There's another way to look at it too.
Maybe people that have space to raise chickens should do that, as they can do so with far less difficulty and complication, and people with smaller properties could focus on high intensity crops, especially the kinds chickens tend to destroy. . .
I've become pretty concerned there's this huge rush out there with people digging up every last Mother Earth magazine and trying every last thing in them. There's blog upon blog too of people doing that, often quoting each other and back and forth, almost like a game of telephone. There's a reason that a lot of techniques get lost--it's not often that they don't work. Most of them do, which is why someone wrote an article about them. It's only after the fact that one figures out that while the technique works, it' doesn't pay, and well, there's the rub.
Rarely does complication of technique lead to efficiency. Not impossible, but rare.
Hey Norris, doesn't it seem that in the "bug bucket" you're actually losing a lot of valuable nutrition? Sure, you're growing maggots but I'm sure a 1lb of roadkill(at X calories) can only produce 1lb or so of maggots(at X - whatever the bugs consume for metabolism.) There's no energy input anywhere, so there can only be a loss. For a lot of animals that metabolic loss(of eating meat to create meat) is a huge loss. No doubt it varies. But it seems to me that if you compost the scraps you have the potential for feeding something that can actually create a value add--a plant, right?. People do the biopod to concentrate protein, from plant waste, mostly, but I still question the whole issue and wonder if real investigations can be done. It's easy to forget that plants alone create calories from sunlight-- animals only concentrate them, and pretty inefficiently-- and that's got to be key of the design.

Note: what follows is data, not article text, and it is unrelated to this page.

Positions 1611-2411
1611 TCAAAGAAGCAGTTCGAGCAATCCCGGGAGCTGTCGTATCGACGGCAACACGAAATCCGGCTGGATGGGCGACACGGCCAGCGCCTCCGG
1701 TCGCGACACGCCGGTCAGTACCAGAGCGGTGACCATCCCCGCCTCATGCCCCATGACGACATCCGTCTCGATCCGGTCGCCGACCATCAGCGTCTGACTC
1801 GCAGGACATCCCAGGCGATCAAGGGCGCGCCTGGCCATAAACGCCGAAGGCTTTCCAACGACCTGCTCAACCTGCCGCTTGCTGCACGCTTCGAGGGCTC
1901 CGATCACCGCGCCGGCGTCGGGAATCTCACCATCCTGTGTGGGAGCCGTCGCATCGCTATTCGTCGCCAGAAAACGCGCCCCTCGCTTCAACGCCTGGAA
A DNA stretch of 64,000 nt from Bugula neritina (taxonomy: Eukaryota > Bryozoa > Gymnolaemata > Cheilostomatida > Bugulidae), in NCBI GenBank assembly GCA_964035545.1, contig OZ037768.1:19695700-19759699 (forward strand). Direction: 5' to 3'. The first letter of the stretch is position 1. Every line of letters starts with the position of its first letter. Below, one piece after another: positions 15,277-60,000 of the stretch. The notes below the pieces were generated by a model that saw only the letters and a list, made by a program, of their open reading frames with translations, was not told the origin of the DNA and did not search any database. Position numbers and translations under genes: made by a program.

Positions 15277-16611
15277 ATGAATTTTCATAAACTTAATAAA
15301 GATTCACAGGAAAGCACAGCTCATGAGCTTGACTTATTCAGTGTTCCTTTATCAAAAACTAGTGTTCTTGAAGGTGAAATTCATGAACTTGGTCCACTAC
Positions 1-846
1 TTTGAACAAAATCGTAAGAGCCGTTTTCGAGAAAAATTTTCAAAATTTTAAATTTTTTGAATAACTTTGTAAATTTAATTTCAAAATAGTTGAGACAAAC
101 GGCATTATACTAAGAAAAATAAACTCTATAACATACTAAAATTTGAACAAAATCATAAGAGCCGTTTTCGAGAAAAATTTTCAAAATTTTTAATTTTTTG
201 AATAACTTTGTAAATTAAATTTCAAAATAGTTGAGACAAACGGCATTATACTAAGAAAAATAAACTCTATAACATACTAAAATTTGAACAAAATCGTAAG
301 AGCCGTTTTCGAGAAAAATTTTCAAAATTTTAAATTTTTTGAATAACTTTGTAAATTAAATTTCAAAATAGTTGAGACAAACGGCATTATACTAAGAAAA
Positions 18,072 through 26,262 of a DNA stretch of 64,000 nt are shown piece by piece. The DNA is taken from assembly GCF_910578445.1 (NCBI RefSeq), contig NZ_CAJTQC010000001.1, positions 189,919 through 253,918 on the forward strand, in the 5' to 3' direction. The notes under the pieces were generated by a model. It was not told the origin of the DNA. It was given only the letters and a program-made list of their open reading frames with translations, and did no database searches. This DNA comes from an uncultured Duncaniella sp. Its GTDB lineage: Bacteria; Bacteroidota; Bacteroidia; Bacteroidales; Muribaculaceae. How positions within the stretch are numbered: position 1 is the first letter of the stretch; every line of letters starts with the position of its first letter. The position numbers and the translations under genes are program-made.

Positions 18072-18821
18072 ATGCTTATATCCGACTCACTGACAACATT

I'm sure you know this, but wonder if it's been considered. I'd sure as hell concern myself with potential disease vectors, as well. The tropics can be hard to figure. You've got to be careful here with parasitic worms that can have all sorts of hosts, and those are often BIG and likely to not get consumed by maggots, but fall out of dead stuff nicely where they get consumed by chickens. Earthworms, in fact, are a big vector here for big hookworms. They will kill birds but often they seem to just stop laying for no reasons. We seem to have broken the cycle here successfully although it's taken a couple of years. That's taken 1) Multi generation birds raised here, as they acquire some immunity. Ours don't even get fowl pox now. 2) Diatomaceous earth in the feed, pretty heavy, for at least a season, to insure the earthworm population gets cleared. As well, if you bring birds home from other sites, unless you know for sure that the source has a protocol for control, treat them--prazilquantil or some such-- or your whole flock will get them. Do not make this mistake! You get to start all over clearing the whole site.